Sunday, 14 April 2013

Why the US Won’t Strike Iran

US-Iran agenda is what we hear most these days. The slogans of “US to bomb Iran”, ” Is it really going to happen? “, ” Zero hour for attacking Iran”, “Will the US attack Iran?”, “Is Iran really shrinking?” are the news headlines of the mass media. Across the world we have an image of the US potentially attacking Iran. But the question is: why is there no obvious decision or action whether or not to attack?

Is it because the US realizes that Iran possesses nuclear weapons, and if they attack, Iran may use it? Or, as some experts state, the US is trying to figure out more about the nuclear stations? Is there some other factor holding them back?

They are all probably right, and there are other factors that are contributing. Below I argue some of the hidden facts that make it very hard for the United States to attack Iran. I’m not going to argue or guess whether the U.S. will strike Iran tomorrow, next month, next year, or ever. Instead, I am simply showing some analysis of why the US is not bombing Iran.

First, Iran is the 18th largest country with some 75 million people. There are about seven nations in Iran, including Persians who make up the majority. The consequences for the situation of a post-strike Iran should be considered.
The lesson of Iraq compels the US decision makers to think of other ways rather than attacking Iran. Ten years after, the US still comes under fire by Iraqis and rest of the world for its conduct in Iraq. Iraq is still a warzone. The Iraqi people have become the victims of sectarian tensions and explosions have become an everyday occurrence, in which several innocent people die in a series of violent attacks. Iraqi sects have started, directly and indirectly, fighting each other. Sunnis, Shiites and Kurds are struggling to share power in the government. The Sunni Deputy President is currently in exile in Turkey and the Iraqi criminal court issued three death sentences against him in absentia. Sunnis accuse the Shia Prime Minister Nouri Maliki of causing tensions and declared him a dictator. Kurds have boycotted the parliament meetings, and not long ago Kurdish forces had a stand-off and were very close to fighting each other. What is happening in Iraq will probably repeat itself in Iran. Needless to say, The US will face major problems even more complicated than Iraq’s, for there are more than seven groups in Iran and, each and every one of them are trying to secure the power. It is unlikely that America could settle disputes between the Iranian nations.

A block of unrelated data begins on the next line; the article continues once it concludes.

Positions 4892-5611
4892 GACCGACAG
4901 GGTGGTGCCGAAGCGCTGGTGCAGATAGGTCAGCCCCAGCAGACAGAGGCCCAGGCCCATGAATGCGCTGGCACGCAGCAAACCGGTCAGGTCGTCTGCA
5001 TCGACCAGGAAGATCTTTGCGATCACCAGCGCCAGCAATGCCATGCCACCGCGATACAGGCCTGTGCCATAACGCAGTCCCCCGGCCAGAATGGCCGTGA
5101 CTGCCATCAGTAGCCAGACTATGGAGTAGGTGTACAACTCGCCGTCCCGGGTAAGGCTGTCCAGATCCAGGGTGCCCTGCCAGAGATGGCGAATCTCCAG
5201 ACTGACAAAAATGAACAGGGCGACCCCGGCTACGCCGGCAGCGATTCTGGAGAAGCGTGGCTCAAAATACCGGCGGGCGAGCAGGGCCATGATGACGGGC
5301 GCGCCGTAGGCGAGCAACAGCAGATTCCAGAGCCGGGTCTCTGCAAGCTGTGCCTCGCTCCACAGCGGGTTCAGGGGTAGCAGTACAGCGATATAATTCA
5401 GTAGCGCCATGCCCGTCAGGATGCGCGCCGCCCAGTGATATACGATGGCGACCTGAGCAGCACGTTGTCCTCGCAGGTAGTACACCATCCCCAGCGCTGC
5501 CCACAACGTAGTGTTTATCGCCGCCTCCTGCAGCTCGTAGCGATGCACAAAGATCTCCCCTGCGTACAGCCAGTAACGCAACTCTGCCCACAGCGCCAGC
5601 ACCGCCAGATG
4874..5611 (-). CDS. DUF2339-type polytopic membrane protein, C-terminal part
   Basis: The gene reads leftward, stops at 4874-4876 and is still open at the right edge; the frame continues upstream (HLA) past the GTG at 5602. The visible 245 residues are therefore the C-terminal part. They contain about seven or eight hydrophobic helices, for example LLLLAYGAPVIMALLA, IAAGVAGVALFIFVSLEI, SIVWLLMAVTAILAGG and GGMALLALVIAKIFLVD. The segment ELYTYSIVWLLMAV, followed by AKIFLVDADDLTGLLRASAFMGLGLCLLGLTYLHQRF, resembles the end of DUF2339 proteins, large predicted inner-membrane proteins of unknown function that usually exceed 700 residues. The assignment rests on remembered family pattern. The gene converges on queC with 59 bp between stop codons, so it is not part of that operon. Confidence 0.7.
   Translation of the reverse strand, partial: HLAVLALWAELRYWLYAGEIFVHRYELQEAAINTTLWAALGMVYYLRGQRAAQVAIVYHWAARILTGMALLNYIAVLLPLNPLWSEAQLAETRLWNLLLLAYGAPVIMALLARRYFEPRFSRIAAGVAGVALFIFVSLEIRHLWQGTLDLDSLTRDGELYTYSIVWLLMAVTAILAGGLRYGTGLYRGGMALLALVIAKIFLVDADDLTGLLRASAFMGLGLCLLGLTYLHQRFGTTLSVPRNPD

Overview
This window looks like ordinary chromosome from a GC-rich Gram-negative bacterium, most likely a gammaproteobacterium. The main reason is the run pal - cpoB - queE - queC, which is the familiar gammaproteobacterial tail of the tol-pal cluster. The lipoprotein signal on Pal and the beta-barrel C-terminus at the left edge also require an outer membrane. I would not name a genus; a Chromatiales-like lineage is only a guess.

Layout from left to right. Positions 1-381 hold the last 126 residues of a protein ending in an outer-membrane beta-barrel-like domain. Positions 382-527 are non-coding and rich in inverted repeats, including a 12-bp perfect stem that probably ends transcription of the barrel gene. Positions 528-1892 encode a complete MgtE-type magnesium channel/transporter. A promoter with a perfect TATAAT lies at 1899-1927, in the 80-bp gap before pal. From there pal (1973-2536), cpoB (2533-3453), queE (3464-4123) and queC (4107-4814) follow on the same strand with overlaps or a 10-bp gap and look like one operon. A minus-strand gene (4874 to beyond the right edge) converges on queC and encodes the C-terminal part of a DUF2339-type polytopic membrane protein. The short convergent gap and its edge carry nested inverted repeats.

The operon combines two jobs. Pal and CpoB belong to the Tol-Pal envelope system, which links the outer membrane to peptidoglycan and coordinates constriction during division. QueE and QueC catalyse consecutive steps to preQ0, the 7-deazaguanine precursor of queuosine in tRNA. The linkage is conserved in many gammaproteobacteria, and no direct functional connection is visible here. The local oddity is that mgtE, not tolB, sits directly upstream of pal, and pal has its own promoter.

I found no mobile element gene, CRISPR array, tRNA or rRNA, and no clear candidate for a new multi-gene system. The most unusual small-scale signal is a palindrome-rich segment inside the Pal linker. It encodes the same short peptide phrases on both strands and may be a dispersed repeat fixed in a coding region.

Second, Iran is situated in a very strategically important and difficult area. It is bordered by many countries and notable features including Azerbaijan, Armenia, the Caspian Sea, Turkmenistan, Pakistan, Afghanistan, Turkey, Iraq, the Persian Gulf and the Oman gulf. Its geopolitical significance as the holder of the second largest proven natural gas reserves and fourth largest proven petroleum reserves in the world is of significant import. Iran is an important supplier of foreign oil to the world as a whole. While Iran does not supply the US directly, the US consumes a quarter of the world’s oil production and would therefore be at high risk of injury from changes in the world oil prices. In other words, the US would face enormous risk to the American economy by attacking Iran.

Third, although a nuclear Iran would be a catastrophe for Arab countries, the US, and not to mention for Israel, bombing Iran would cause massive civilian casualties and other damages. Not only would Iranian civilians pay the price, but so too would Americans. A strike would definitely elicit an Iranian response, and with so many Americans deployed in military bases and American civilians working in the region, a counterattack could be very costly.

Last but not the least, while the Obama administration is dead serious about preventing Iran from going nuclear, the US worries that the bombing might not be able to target the nuclear station and unintentionally create conditions for an acceleration of the Iran nuclear program as they are developing it in underground. This would be counterproductive and mean that the strike would in effect be an enormous cost that, retrospectively, would not have been worth it.
Ary Ibrahim, from Ranya, Iraq, is a third year student at University of Kurdistan-Hawler, majoring in Business Management Science. He writes this post as the leader of US-ME Network’s UKH Chapter.

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